Solar Isn't A Commodity: The Advantages Of First Solar's CdTe Technology Explained

| About: First Solar, (FSLR)

Summary

The widespread use of traditional C-Si solar cells has led many to believe that solar panels are a commodity and module efficiency is the only point of differentiation.

First Solar's CdTe technology has numerous benefits not captured by solely comparing module efficiencies, such as their superior performance under higher temperatures and in shaded conditions.

These superior performance characteristics allow First Solar CdTe modules to produce up to 10% more power than a comparable, industry standard C-Si module.

CdTe technology is currently extremely competitive from both a cost and performance perspective, but is still far away from theoretical efficiency limits, leaving ample room for future efficiency improvements.

Efficiency improvements in the competing C-Si technology have stagnated as the technology approaches its theoretical maximum efficiency, making C-Si a poor long-term bet on the future of solar.

Many argue that the solar modules are a commodity, where producers can essentially only compete on price. This is brutally true for solar manufacturers within the same technology, such as crystalline silicon (c-Si), as there is little notable opportunity for differentiation outside of module efficiency improvements.

Due to its ease of use and the pervasiveness of c-Si solar modules, module efficiency comparison has caught on as the primary method of comparing the different modules offered by solar manufacturers. This primarily seems to be the case with outsiders to the solar industry, and understandably so, as the vast majority of solar manufacturers utilize c-Si technology, which makes it a simple method of comparison (in an industry where things can get very complicated).

The problem is that many solar industry outsiders have wrongfully begun to use this as their sole criteria when comparing solar modules, which has led to misunderstandings regarding companies such as First Solar (NASDAQ:FSLR), which are among the very few manufacturers who utilize a different technology that offers distinct benefits that are not accounted for when comparing module efficiencies.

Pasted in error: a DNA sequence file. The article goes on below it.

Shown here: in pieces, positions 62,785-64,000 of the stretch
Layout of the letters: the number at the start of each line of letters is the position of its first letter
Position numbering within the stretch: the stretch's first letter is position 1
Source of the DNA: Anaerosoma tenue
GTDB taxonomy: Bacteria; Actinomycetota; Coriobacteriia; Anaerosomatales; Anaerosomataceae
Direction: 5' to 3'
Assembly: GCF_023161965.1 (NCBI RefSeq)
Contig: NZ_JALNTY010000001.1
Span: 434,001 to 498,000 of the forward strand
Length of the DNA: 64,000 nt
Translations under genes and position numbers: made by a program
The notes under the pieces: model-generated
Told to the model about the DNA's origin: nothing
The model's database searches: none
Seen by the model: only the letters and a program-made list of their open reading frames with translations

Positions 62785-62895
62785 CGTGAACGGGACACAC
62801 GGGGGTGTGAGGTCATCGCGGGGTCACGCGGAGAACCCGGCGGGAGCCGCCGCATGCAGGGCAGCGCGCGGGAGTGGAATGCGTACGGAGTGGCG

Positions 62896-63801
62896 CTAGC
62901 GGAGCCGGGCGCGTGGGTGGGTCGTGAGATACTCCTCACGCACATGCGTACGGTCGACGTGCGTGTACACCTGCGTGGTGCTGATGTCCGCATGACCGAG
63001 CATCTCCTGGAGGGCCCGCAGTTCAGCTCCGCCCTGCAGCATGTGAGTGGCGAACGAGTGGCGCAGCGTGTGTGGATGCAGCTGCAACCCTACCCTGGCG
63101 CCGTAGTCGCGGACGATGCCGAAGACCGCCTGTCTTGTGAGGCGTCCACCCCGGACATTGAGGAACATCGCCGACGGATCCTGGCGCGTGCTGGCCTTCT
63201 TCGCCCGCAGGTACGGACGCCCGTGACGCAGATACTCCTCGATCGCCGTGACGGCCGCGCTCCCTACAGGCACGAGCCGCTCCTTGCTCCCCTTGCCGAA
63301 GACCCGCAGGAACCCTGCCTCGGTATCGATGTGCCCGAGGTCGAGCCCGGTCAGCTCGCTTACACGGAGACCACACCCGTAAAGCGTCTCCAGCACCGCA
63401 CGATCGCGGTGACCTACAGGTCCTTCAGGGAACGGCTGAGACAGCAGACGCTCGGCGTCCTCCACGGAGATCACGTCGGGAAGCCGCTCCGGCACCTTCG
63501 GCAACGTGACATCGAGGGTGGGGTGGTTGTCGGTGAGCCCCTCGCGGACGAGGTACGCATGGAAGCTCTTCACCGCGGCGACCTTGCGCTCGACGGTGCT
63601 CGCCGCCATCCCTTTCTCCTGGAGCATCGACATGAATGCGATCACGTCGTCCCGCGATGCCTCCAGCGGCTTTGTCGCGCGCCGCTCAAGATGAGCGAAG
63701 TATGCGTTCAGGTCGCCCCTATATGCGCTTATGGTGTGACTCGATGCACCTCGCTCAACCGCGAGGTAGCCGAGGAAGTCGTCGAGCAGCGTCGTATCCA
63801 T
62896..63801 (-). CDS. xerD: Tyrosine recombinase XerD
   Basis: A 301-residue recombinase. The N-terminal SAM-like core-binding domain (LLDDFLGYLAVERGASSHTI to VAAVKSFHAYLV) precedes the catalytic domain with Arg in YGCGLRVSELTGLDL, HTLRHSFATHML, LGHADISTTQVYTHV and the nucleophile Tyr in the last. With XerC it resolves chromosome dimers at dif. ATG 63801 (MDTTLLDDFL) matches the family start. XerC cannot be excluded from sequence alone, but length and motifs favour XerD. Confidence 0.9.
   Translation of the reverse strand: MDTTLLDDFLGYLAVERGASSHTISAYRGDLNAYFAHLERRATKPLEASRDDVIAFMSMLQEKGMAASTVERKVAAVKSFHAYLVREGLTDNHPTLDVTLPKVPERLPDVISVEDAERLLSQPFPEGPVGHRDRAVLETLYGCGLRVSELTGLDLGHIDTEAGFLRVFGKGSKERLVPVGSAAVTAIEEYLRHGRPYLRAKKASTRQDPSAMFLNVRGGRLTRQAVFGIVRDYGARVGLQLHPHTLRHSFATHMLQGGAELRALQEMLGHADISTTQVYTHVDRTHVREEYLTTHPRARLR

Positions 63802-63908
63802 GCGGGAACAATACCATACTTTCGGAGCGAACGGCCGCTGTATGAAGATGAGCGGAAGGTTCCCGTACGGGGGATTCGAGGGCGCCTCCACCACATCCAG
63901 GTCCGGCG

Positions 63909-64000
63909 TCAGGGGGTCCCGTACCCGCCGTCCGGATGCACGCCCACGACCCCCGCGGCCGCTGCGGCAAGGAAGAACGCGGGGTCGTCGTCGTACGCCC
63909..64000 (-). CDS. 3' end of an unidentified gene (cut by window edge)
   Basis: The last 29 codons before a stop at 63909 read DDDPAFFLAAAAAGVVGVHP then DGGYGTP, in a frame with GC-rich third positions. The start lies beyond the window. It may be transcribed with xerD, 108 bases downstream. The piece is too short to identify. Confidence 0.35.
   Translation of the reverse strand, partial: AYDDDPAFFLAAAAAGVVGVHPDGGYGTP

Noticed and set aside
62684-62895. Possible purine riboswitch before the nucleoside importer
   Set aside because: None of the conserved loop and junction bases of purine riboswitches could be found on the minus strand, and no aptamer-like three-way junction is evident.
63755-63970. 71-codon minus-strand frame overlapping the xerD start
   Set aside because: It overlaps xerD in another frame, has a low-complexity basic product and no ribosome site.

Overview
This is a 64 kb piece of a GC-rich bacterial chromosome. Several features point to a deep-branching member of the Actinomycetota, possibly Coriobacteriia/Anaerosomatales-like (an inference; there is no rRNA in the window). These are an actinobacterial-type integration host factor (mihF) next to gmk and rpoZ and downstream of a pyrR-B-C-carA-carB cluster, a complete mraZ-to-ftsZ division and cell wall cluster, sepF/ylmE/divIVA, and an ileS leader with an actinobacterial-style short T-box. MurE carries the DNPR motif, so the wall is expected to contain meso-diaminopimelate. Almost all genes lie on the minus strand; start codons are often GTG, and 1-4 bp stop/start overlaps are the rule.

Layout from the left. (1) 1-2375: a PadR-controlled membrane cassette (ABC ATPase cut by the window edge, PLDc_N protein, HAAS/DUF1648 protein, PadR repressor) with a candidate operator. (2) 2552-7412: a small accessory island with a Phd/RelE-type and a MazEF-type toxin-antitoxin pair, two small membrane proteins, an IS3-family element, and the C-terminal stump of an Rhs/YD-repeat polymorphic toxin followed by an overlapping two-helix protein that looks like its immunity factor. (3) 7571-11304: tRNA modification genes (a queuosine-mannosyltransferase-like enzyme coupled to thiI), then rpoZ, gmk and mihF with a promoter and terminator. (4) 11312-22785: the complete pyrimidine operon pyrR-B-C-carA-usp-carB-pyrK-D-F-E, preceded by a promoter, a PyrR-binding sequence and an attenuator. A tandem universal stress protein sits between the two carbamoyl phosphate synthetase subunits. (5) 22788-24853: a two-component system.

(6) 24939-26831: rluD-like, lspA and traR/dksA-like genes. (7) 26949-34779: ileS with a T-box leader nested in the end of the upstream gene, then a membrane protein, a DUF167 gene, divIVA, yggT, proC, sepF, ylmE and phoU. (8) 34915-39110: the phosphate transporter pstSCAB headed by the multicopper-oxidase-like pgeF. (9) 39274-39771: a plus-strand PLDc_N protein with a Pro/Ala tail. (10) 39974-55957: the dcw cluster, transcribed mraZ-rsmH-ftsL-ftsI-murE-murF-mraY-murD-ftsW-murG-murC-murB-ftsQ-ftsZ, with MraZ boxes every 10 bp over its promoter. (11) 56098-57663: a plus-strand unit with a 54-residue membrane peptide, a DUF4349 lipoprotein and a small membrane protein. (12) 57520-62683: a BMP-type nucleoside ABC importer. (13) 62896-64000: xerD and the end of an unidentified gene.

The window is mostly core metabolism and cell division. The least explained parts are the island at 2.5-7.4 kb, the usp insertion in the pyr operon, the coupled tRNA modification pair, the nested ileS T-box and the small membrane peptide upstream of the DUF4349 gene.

First Solar's Advantage

First Solar is currently the only notable company to utilize Cadmium Telluride (CdTe) solar technology. As I alluded to earlier, CdTe offers distinct advantages over crystalline Silicon (c-Si) that allow it to produce more power per rated Watt in real-world conditions.

Solar modules are rated for a certain power output, and the nameplate capacity of a solar project is the sum of the nameplate capacity of the solar modules that comprise it. The nameplate capacity of a solar module is equal to how a module performs under "standard test conditions" (STC).

STC is an industry-wide standard so that those who install solar arrays know what kind of output they can roughly expect. It assumes a cell temperature of 25°C and an irradiance of 1000W/M2 at an air mass of 1.5. This essentially simulates ideal conditions for a solar module. The problem is that this almost never happens in real life. There are numerous variables that affect solar module performance, with a few notable ones being temperature, irradiance and shading.

So now that we've established that solar modules often deviate from their rated capacity due to very idealistic STC, we need to look at how these different solar technologies actually perform in real-world conditions.